[Melbourne-pm] $SIG{CHLD}

Daniel Pittman daniel at rimspace.net
Sun May 4 01:23:54 PDT 2008

Scott Penrose <scottp at dd.com.au> writes:

> To capture exit values of forked daemons and not end up with a set of
> zombie processes, we need to set $SIG{CHLD} to either 'ignore' or do
> it fully. However once you do you loose the ability to capture the
> return value of a 'system' call - unless you do it the hard way
> (record in a hash the value by process id and then use that and remove
> it after your system call).
> Anyway to get this all written down I wrote it on my site, but also as
> partly an open question - is there a better way of doing 'system'
> which does not depend on changes to $SIG{CHLD} or other solutions:
> http://scott.dd.com.au/wiki/SIG_CHLD
> So anyone know of one?

Well, my very strong preference for doing /anything/ related to child
processes is to use the IPC::Run module.  This wraps up a whole bunch of
stuff from a dead simple 'run this' through to a complex 'write to and
read from a filter, looking for specific out' and 'build a pipeline'

The interface is sensible, light-weight, and the tool scales very well
from start to finish.  

It also, on investigation, handles $? appropriately internally so that
it does the right stuff as far as I can tell.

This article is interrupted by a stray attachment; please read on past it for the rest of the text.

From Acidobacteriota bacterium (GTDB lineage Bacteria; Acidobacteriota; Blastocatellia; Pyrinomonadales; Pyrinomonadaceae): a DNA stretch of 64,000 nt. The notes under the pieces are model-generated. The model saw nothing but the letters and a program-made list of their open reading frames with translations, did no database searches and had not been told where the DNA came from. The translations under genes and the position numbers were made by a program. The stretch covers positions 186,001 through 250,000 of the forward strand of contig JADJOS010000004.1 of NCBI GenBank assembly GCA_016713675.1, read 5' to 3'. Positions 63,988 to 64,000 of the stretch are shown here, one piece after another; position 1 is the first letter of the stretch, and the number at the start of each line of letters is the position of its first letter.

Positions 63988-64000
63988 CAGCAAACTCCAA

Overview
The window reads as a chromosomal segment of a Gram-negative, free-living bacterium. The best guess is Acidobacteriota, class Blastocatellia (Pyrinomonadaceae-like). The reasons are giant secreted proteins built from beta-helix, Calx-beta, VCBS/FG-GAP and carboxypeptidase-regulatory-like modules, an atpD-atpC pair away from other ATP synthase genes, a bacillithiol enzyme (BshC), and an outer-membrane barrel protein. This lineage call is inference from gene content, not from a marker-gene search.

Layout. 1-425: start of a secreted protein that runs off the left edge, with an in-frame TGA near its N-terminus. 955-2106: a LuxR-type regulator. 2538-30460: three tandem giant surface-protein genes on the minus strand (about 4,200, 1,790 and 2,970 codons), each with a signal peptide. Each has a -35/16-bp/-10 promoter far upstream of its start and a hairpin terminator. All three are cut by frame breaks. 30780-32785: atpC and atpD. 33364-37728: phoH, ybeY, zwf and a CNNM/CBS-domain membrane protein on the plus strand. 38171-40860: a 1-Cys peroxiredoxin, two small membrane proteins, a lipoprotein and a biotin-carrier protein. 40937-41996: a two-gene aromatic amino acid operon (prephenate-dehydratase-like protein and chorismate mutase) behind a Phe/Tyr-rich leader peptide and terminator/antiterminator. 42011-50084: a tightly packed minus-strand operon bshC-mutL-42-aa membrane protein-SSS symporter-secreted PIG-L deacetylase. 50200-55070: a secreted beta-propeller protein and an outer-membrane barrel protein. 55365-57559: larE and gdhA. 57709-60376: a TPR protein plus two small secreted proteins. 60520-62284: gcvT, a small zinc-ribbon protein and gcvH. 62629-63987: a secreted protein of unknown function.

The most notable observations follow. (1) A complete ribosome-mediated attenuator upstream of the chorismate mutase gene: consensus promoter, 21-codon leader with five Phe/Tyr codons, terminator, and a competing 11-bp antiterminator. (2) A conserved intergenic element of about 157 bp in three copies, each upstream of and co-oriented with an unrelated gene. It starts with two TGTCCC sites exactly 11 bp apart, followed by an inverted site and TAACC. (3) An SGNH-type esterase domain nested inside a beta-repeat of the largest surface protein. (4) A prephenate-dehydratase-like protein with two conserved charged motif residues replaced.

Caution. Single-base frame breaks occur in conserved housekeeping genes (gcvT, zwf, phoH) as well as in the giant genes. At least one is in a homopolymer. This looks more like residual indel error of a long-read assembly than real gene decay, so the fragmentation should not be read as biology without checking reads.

You may want to look into it, although it isn't always perfect:


Also, not always playing nice with SIG{CHLD} handlers, although this is
very much in the "point gun at foot, pull trigger" style:


(Answer for those who don't want to read the code below the cut)

Anyway, it should play nicely with existing SIG{CHLD} handlers that are
written such that they don't break random library code and the like, and
certainly beats hand-coding everything.


I have not actually tried the Perl co-process support, but everything
else seems solid enough.


The answer is that the install SIG{CHLD} handler will wait for and
collect the exit status from *everything*, which means that my the time
the IPC::Run code in _cleanup (IPC/Run.pm:3157) is called the exit
status is already gone as is the zombie process.

See the manual page (and error code) for the waitpid system call, 

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